When healthcare disparities affect underinsured and uninsured populations, individuals can go completely unaware of dangerous illnesses and their long term consequences. To combat these disparities, the UTC School of Nursing (SON) and the Department of Health and Human Performance (HHP) students teamed up to work a multi-station booth at the 13th Annual Minority Health Fair hosted by the Southeast Tennessee Health Consortium Foundation in Chattanooga On Saturday, August 22, 2015 at the Eastgate Towncenter.
The Minority Health Fair is an annual event that brings together leading health providers and institutions and populations impacted by healthcare disparities in the greater Chattanooga area to provide free health screenings and health education.
“At UTC, we learn about medical treatment, but we also emphasize a model of preventative medicine, health promotion, and education. We are well equipped to handle it when things go south, but we want to get out in front of it and prevent it before that if we can. That was one of our big goals at the Fair, to let people know about current illnesses as well as potential health concerns and how to prevent them,” said Adam Leland, a UTC student pursuing his Master’s of Science in Nursing degree, Family Nurse Practitioner Concentration.
The event was action packed as eight faculty and staff members and 37 students provided fair participants with valuable health screenings which included: a Balance Station, a BMI Station, a Blood Pressure Station, a Blood Glucose Station, a Lung Function Screening Station, and a Lipids Station, where a lipid panel was done on those participants who were identified as high risk for cholesterol problems.
“The SON and its Director, Dr. Chris Smith, really do a lot to encourage students to get involved in the community, and this was a good opportunity for UTC to serve the public. Many underinsured people aren’t aware they have these illnesses or really don’t understand the seriousness of the illnesses they are living with. We were working to address that,” Leland said.
At check out from the booth, participants received both verbal and written patient education and referral to health care providers if indicated. UTC faculty and a physician were on hand to address and serious screening results that required immediate attention.
“The idea was that people would come through our booths and get screened for several different illnesses, and depending on the results, our last booth would give them some verbal education on what they needed to do as well as some pamphlets that went into more detail,” said Leland. “Telling them they have high blood pressure or high cholesterol won’t make them feel better, but it gets this underserved population at least a point of contact within the health care system so they can begin treatment.”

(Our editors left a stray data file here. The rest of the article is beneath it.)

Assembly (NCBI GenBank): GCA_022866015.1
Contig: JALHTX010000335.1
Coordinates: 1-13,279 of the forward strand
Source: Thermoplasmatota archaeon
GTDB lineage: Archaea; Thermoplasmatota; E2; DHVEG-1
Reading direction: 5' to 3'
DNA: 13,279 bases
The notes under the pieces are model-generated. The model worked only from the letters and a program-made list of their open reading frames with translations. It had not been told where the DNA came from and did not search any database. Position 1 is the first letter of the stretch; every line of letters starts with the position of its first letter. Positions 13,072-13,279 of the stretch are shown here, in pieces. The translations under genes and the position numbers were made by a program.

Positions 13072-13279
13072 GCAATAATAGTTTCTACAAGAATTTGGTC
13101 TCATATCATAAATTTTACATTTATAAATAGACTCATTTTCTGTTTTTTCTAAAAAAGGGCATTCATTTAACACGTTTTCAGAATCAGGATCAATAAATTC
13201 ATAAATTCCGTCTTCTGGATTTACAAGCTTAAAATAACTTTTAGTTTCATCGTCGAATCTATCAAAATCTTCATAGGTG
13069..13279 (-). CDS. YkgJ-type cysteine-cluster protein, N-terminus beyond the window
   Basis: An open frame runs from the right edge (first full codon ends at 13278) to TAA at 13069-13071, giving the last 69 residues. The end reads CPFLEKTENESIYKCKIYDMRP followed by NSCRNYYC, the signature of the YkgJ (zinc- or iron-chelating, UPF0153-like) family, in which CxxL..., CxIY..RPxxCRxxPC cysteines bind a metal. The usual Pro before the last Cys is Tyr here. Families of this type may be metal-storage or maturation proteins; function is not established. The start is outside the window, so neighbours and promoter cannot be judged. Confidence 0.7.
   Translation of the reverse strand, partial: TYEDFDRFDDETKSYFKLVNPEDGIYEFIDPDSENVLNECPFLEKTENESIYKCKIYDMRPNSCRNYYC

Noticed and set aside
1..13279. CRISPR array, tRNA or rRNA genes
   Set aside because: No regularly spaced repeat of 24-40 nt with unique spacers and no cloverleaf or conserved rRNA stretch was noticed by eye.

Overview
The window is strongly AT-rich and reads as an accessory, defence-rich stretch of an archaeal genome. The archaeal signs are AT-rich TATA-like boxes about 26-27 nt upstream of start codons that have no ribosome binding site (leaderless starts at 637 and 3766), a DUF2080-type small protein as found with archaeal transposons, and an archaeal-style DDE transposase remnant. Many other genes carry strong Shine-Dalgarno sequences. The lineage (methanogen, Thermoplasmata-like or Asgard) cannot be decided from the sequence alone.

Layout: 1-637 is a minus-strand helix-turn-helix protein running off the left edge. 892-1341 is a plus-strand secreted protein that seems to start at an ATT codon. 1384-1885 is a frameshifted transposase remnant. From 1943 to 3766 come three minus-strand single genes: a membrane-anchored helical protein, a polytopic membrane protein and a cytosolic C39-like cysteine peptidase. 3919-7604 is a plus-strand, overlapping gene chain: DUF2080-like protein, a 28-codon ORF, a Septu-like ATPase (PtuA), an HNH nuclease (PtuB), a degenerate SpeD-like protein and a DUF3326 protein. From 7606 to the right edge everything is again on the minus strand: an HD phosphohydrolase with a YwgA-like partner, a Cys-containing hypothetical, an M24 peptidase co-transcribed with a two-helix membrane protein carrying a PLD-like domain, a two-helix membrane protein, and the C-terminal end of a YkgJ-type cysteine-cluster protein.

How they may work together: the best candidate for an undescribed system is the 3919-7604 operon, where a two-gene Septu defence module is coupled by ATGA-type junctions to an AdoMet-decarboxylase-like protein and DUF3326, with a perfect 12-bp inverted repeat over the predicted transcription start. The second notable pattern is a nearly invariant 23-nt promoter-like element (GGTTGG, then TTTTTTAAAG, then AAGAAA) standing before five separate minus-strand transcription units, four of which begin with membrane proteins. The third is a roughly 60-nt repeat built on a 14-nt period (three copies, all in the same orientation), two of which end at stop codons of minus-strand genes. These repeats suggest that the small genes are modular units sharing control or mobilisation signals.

For Leland, who also works at Erlanger, this was a reminder of how many people within the minority, underserved populations live with treatable illnesses.
“Even though I work in healthcare every day, and I’m able to understand the implications of, say, a super high blood sugar, some of these people, their mom had diabetes, their grandparents had diabetes, and they think it’s no big deal. Maybe they feel tired and fatigued all the time and they think it’s because life is just hard, because they’re used to it. Well maybe, but if you’re diabetic and your blood sugar is out of whack, we can manage that,” Leland said.
“Part of our job was letting people know that if you took care of this, you would not only feel better now, you could avoid some big issues down the road, like kidney failure, vision impairment, limb amputation. There are treatment options that are relatively affordable and minimally invasive, and that is so preferable to the major consequences that are not only expensive, but seriously impact quality of life,” Leland continued.
Overall, organizers of the Minority Health Fair expected over 3,500 attendees and the UTC booth screened nearly 900 people.
This activity was funded by the COMPASS grant, which was obtained by Dr. Chris Smith, Director of the School of Nursing, from the Health Resources and Services Administration (HRSA), a federal agency of the US Department of Health and Human Services.
“We wanted to use this funding opportunity to really reach out to the community, and this event gave us access to a large group of people we could screen and inform about various health concerns,” Smith said.
The purpose of the grant includes outreach to minority, underserved populations across the lifespan, with a focus on the epidemic of obesity in the Chattanooga area. COMPASS grant faculty and staff, Dr. Howard-Baptiste, Dr. Gwen Carlton, Sherry Marlow and Mark Harvey organized all the details to make this extraordinary event a reality. The SON is currently in the second year of the three year Compass grant and plans to return to the Minority Health Fair next year.
“It was a very large, well organized event, and we were very happy to be a part of it. It was such a positive educational experience for everyone involved that we hope to be able to keep it up even after the grant ends,” Smith said.